Billy* grabbed the ball, and rushed two-thirds of the way down the basketball court. He evaded the opposition, and even members of his own team who got in the way. He flung the ball accurately and scored. The crowd cheered his first goal ever. Even the opposition cheered. His coach was smiling.
It was an own goal. Billy followed it up with another. The crowd cheered that too.
The story got around that the coach had been trying to give Billy the courage to shoot a goal for nearly two seasons. It was a real achievement; we were all pleased for Billy.
It didn’t matter that it was a major tournament. In Special Olympics, courage and persistence are cheered. The perspective is different from the so-called normal world, because each person is valued.
The disability world is a lot like church. It’s half-hidden from the community and it has trouble explaining itself to our wider society. It’s subject to prejudice, and a lot of people work in it sacrificially.
But the disability world is one of the most unevangelised groups according to Operation World, a textbook on mission.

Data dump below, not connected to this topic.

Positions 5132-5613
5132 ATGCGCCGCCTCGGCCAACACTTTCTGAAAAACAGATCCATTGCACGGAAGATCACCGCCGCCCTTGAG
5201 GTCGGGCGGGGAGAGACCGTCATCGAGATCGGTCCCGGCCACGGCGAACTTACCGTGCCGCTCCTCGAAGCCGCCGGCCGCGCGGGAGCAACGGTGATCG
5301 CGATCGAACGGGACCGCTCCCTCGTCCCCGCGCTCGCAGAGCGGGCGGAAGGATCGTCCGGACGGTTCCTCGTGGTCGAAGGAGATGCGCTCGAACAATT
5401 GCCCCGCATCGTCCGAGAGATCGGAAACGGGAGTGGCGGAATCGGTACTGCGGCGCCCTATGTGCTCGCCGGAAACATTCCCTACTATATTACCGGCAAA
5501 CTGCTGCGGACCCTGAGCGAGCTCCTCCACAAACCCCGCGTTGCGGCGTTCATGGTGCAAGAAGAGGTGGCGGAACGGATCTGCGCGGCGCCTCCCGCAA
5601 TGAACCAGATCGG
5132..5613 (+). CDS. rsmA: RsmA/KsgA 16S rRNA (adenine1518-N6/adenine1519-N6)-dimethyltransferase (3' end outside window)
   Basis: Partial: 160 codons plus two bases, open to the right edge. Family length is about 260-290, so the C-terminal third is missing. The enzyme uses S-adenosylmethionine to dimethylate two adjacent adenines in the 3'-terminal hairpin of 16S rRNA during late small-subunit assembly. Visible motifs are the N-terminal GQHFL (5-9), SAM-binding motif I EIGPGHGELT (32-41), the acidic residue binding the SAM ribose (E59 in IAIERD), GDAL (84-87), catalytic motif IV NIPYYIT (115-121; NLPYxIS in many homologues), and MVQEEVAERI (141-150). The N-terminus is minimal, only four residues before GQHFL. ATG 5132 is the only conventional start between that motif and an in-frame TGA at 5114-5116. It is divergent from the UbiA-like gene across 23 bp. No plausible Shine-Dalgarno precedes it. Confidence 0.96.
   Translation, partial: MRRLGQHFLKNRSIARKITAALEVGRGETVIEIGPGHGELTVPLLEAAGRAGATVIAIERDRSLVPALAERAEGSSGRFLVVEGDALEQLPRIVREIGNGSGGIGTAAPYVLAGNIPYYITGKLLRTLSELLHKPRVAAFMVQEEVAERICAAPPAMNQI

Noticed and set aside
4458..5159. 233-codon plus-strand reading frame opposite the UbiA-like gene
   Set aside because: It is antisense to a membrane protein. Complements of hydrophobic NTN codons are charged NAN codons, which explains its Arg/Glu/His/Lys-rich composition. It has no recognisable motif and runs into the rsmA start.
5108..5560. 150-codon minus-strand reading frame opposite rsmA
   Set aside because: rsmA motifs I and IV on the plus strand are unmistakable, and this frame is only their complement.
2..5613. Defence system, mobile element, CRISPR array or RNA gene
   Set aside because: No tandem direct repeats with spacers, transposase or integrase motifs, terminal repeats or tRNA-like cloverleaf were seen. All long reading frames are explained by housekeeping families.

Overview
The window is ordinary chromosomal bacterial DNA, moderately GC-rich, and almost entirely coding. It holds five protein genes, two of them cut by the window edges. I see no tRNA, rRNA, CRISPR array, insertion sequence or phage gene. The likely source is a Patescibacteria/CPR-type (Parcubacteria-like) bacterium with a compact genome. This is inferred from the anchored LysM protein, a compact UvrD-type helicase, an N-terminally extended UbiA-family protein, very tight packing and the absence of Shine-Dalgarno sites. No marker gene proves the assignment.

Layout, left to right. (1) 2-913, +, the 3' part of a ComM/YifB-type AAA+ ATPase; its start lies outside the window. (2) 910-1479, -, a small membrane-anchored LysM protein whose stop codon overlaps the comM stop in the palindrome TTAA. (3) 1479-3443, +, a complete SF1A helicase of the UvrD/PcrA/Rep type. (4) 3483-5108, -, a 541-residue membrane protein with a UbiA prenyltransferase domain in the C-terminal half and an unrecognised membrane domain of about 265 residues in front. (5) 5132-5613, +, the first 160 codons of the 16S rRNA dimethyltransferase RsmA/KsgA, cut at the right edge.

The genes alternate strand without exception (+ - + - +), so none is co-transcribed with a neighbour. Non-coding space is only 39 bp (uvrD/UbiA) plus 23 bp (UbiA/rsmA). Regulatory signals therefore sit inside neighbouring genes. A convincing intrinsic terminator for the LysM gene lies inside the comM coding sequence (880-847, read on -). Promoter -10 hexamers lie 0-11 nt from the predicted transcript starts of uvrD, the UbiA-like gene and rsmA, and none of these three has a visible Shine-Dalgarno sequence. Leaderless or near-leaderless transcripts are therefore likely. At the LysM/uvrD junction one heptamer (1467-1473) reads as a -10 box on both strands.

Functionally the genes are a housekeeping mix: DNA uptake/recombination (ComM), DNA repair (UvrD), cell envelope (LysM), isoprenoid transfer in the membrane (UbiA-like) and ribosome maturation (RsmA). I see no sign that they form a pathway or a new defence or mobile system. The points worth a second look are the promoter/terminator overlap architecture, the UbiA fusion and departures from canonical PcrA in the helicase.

This pewsitter sees a deeper similarity between the disability world and our community of Christians. In church we are always playing in the Special Olympics. In God’s eyes we lack so much, none of us plays very well, the best of us only understanding the basic parts of the game.
This particular occupier of a pew space has always thought that ‘stuff-up’ is a better working theory than ‘conspiracy’ for what goes on at church. You see, if the church drove a car it would be allowed to park in the spaces painted blue near the doors of the shopping centre.
So finally this column gets round to Connect 09. This pewsitter thinks that Connect 09 was always going to be a hard sell in the pews. Evangelism generally is – I mean the practice of it, not the theory. The fact is that most pewsitters have not heard of Connect 09 yet, because details about it have been slow to emerge.
But if the Archbishop had come up with a cut-and-dried detailed plan for how to connect in 09, we would have all cried ‘centralisation’. But he didn’t – at least I don’t think he did.
So some of us are still in the stage of finding out what it is and wondering why we have not been told more. He can’t win you see – he is in the Special Olympics as well.
The idea of Special Olympics is that everybody plays. So each reader is hereby appointed “Archdeacon for Connect 09” in your street. (You can use the honorific “Venerable” if you like.)
It’s up to you to join in the game regardless of handicap.
I am reliably informed that our coach will be watching the game, and will cheer us on even when we blunder. Like Billy, even our own goals will be made to count for good.
*Not his real name